Try not to get stressed about things you have no control over.
Understand that while your spouse wants to spend more time with you and the family his job is such that the mission comes first and it is inevitable that he/she will miss birthdays, anniversaries, and holidays… it doesn’t mean he doesn’t love you.
Posting / Duty Stations
Make the most of the places you are posted to.
Every job and duty station in the military is temporary but at the end of the day family is the most important so nurture those relationships even if it means sometimes making sacrifices.
You will almost always be stationed away from family so do not be afraid to create family from those around you.
Don’t compare the places you live to one another. Just go to the next PCS, plug in and hunt the good stuff!!
Gossip and Private Situations
Speak positively about your spouse and your children to others and work through challenges between the two of you or with the help of a professional instead of “airing dirty laundry” to anyone willing to listen.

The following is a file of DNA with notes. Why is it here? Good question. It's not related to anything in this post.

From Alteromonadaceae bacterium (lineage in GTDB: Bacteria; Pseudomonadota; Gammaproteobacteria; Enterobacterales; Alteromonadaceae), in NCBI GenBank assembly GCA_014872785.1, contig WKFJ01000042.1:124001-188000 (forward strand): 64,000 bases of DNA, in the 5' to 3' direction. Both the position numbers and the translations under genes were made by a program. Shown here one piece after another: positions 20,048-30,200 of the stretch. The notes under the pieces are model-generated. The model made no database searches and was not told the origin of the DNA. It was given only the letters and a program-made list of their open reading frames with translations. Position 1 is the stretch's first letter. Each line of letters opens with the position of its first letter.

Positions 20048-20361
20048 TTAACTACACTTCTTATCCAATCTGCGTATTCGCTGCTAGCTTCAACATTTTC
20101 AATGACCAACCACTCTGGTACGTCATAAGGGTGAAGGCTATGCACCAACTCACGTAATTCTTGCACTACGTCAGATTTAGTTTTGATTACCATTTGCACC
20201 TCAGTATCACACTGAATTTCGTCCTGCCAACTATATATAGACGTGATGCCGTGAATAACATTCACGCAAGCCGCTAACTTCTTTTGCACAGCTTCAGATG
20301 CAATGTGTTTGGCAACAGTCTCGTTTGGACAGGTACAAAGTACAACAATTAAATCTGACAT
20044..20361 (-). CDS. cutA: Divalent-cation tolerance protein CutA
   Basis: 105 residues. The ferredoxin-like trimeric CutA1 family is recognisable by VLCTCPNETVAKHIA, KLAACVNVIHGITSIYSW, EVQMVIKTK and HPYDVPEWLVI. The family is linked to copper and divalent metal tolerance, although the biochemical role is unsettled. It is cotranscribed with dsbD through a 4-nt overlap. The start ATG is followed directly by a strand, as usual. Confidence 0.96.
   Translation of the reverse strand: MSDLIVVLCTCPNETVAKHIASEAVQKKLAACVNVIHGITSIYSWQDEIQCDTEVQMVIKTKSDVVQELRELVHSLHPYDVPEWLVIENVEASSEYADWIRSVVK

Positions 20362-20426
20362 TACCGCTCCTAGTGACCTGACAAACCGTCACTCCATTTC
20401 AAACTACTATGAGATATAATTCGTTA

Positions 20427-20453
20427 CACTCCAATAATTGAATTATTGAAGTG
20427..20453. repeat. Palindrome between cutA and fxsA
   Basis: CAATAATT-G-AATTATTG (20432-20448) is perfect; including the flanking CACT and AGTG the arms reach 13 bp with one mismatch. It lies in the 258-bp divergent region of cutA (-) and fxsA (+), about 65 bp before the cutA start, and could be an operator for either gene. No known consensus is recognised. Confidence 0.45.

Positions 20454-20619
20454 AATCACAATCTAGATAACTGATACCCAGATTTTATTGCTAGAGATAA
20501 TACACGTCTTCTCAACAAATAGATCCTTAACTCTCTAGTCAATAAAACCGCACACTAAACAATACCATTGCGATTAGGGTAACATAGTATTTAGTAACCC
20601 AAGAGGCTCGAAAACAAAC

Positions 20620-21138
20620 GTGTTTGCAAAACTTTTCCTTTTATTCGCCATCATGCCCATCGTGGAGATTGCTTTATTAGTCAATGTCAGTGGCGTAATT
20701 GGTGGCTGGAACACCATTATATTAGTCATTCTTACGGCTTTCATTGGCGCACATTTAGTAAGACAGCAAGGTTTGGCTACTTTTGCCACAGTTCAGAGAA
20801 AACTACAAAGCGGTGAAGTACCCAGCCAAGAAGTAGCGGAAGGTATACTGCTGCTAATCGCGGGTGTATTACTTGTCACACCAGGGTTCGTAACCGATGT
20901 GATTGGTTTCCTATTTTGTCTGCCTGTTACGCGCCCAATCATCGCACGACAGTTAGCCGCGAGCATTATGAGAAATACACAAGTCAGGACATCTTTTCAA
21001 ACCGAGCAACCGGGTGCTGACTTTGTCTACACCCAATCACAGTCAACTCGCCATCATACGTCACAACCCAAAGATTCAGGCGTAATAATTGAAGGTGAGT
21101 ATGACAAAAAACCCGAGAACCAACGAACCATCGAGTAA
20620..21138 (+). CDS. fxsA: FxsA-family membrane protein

Spouse gossip doesn’t just hurt the spouses in the rear, it makes things harder for the troops on the front line as well (from a US Commander).
To me, being a Military Spouse is an amazing honour. One that I am proud to be. To my battle buddies across the globe, Thank You! Thank you for the sacrifices that you make each day, thank you for the support you have given me, thank you for the laughs, tears and wine we have shared.
Thank you for your wisdom in the words above, for guiding me and mostly thank you for being you!
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We are all told, “live your life to the fullest”; I am here to do just that. Life With The Webbers lets you in on all the struggles and joys of life being a Defence Family, the ups and downs of being a Spouse to a Soldier and the joys and hardships of being a Mother that often has to do everything while Dad is away working. So, sit back, relax, and read on.